Through the first 21 minutes of Thursday night's late TNT game, the shorthanded New York Knicks — playing without their highest-priced player (Amar'e Stoudemire, out for the next six weeks following right knee debridement surgery), their leading scorer (Carmelo Anthony, back in New York having his troublesome right knee drained of fluid) and arguably their most important player (Tyson Chandler, who sat Thursday after bruising his left knee in a Wednesday night loss to the Denver Nuggets) — hung with the Portland Trail Blazers, using contributions from surprising sources (20 points, 11 rebounds and five assists from the trio of Kenyon Martin, Marcus Camby and Kurt Thomas), ball security (13 assists and just three turnovers) and unsustainably hot shooting (21 of 32, 63.6 percent from the floor) to hold a 10-point lead with less than three minutes remaining before halftime.
But old-man magic can only last so long, especially as the pace picks up; when the game gets fast, youth will be served. And when you're talking about Portland and you're talking about youth, you're talking about Damian Lillard, who not only assisted on three buckets in the closing minutes as the Blazers made a run, but also pulled off a brilliant defense-into-offense play with under 20 seconds remaining and the Knicks falling apart:
Lillard's good pick-off (not to be confused with the bad pick that started the game) and how'd-he-do-that? reverse layup capped a 13-0 Blazers run that completely tilted the game, taking the wind out of New York's sails and putting the younger, fresher and (amazingly, considering their bench) deeper Blazers in control of matters, sending the Knicks into halftime reeling and trailing.
New York wasn't able to regain its early-game form after intermission, thanks in large part to Portland switching up its strategy on pick-and-roll coverage. After watching guards Raymond Felton (who, as we all expected, wasn't too popular in his return to Portland) and Jason Kidd carve up the Portland D to feed diving bigs Martin and Camby for layups, Blazers coach Terry Stotts had his big men aggressively hedge on ball screens, trap to prevent dribble penetration by Knick ball-handlers and get their hands in the passing lanes, all but choking off Knick entry to the lane and forcing a slew of contested midrange and long-distance shots. The result? The Knicks went 5 for 27 in the third quarter, scoring just 14 points in the frame; from there, it was all over but the shoutin'.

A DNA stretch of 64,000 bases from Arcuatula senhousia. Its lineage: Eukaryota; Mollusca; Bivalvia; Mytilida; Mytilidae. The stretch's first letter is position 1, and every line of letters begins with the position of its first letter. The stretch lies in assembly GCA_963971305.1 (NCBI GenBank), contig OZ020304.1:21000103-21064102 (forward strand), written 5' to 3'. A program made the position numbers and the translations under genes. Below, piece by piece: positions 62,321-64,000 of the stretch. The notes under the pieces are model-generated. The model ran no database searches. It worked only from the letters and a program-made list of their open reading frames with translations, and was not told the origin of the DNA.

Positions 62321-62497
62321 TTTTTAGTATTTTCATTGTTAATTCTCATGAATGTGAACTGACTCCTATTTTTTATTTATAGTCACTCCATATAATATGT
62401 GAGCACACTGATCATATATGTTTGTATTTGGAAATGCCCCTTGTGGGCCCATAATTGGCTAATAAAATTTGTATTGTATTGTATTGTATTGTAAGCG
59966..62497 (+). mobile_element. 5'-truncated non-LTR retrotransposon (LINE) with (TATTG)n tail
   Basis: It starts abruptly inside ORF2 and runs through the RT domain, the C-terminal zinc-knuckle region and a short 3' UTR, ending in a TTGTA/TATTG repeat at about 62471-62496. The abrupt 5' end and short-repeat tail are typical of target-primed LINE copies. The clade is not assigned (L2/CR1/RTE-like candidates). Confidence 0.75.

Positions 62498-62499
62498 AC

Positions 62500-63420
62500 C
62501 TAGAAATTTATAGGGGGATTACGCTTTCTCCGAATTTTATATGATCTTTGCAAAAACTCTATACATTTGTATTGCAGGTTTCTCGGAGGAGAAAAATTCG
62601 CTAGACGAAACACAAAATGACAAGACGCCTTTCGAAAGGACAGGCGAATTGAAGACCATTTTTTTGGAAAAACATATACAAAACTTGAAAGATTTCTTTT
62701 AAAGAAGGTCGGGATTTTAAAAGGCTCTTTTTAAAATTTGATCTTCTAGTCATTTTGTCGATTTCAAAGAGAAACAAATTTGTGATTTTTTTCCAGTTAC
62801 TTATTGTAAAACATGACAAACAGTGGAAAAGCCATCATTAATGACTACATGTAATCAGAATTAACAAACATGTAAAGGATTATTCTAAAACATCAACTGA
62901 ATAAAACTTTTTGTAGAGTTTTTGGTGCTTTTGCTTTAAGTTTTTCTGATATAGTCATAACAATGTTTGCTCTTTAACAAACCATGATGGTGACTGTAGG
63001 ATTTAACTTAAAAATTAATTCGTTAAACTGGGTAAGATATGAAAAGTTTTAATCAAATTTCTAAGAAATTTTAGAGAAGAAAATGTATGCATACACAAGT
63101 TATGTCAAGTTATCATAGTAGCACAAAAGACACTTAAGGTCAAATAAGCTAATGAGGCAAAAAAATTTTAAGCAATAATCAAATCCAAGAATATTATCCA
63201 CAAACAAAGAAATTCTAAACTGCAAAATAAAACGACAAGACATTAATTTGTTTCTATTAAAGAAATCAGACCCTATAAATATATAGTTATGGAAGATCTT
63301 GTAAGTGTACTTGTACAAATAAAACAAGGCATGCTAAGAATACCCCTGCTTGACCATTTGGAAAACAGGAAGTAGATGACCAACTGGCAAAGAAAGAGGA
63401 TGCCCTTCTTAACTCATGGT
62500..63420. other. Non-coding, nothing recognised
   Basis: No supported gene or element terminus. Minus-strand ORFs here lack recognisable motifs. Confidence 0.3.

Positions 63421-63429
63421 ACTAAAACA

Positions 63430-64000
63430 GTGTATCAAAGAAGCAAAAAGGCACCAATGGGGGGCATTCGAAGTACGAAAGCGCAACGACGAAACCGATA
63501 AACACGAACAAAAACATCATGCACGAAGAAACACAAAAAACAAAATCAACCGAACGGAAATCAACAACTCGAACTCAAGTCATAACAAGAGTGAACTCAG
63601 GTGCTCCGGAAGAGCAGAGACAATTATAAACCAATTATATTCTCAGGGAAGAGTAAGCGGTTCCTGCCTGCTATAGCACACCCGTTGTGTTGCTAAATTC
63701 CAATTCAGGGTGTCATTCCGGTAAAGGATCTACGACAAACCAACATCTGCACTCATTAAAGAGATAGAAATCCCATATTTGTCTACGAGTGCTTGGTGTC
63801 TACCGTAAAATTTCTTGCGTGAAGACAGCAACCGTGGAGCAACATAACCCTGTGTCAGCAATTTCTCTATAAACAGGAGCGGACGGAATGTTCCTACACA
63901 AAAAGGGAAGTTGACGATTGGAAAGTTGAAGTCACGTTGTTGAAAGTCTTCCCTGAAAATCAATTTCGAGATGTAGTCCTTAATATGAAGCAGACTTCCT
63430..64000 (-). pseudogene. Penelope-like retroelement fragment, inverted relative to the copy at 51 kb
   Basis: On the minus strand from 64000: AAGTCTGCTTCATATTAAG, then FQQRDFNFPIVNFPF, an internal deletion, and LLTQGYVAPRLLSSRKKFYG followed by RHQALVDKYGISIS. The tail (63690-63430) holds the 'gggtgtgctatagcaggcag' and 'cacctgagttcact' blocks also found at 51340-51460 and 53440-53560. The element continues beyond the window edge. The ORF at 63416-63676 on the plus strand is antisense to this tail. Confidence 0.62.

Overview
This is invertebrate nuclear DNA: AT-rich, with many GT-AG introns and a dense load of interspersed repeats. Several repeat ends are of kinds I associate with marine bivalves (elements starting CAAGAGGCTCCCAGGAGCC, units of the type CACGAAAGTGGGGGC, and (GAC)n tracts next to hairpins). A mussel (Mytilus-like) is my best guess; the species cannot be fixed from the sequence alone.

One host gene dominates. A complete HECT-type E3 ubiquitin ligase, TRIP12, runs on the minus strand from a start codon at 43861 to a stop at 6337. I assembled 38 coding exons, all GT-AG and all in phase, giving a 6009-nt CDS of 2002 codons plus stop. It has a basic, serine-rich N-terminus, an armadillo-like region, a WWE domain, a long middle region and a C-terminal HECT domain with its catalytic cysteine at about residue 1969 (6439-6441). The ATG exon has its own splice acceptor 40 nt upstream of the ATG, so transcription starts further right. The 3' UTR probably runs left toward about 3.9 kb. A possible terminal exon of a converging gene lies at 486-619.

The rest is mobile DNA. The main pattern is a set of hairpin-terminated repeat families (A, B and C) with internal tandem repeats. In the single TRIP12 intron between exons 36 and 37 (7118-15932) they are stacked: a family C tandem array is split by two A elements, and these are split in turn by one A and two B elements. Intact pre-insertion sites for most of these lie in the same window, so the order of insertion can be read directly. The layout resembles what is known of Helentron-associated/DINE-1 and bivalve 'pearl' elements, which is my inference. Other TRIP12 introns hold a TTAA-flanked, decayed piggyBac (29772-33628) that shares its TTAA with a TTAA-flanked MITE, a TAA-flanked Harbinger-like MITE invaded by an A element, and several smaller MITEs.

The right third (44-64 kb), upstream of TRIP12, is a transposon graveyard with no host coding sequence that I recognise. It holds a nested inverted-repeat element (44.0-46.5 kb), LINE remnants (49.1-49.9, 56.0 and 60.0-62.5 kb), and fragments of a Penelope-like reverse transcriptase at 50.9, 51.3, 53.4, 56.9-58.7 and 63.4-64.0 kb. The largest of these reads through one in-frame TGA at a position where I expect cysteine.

And there was some shoutin', as J.R. Smith got hot to start the fourth, scoring 11 of his game-high 33 points in a 2 1/2-minute stretch to chop a 16-point Portland lead down to four at the 7:54 mark. But as we've seen time and again during his rookie season — and especially when he gets a shot at the nationally televised spotlight — Lillard showed uncommon poise for a rookie point guard. The Weber State product made a steal on the Knicks' next possession that led to a LaMarcus Aldridge layup, then drained a 3-pointer that put Portland back up by nine and teamed up with swingman Nicolas Batum for a pair of triples that extended the lead to 17, knocking the Knicks out cold with 4 1/2 minutes left. After that, it was just a matter of accounting; the final balance sheet read Portland 105, New York 90.
Lillard finished with a team-high 26 points on 11 for 18 shooting to go with 10 assists and just one turnover in 40-plus minutes on the floor, which is the kind of line that's becoming more common for him — he's scored 20 or more points, dished seven or more dimes and made at least 50 percent of his shots in four of his last six games, and in one of the others, he missed those marks by one field-goal attempt. He's averaging 24.6 points and seven assists per game in March on 54.2 percent shooting from the field, a 43.2 percent mark from 3-point range and 85.2 percent accuracy from the stripe as the Blazers continue their fight to stay within hailing distance of the West's eighth seed — the combination of their win and the Dallas Mavericks' one-point loss to the San Antonio Spurs on Thursday night tied the two teams at 30-34, 2 1/2 games behind the ninth-seeded (but freefalling) Utah Jazz and three games back of the No. 8 Los Angeles Lakers.
It's still very unlikely that Portland will be able to leapfrog Dallas, Utah and L.A. to get into the final eight — John Hollinger's playoff odds give them a 6.2 percent chance of making the postseason — and it's an awful tall task to ask Lillard, Aldridge and Batum to produce enough young-man magic to push Portland past the pack. But as long as he continues his recent run of form, they're not dead yet, and they remain a pretty darn fun watch.
If the clip above isn't rocking for you, feel free to check out the rip, run and reverse elsewhere, thanks to our friends at the NBA.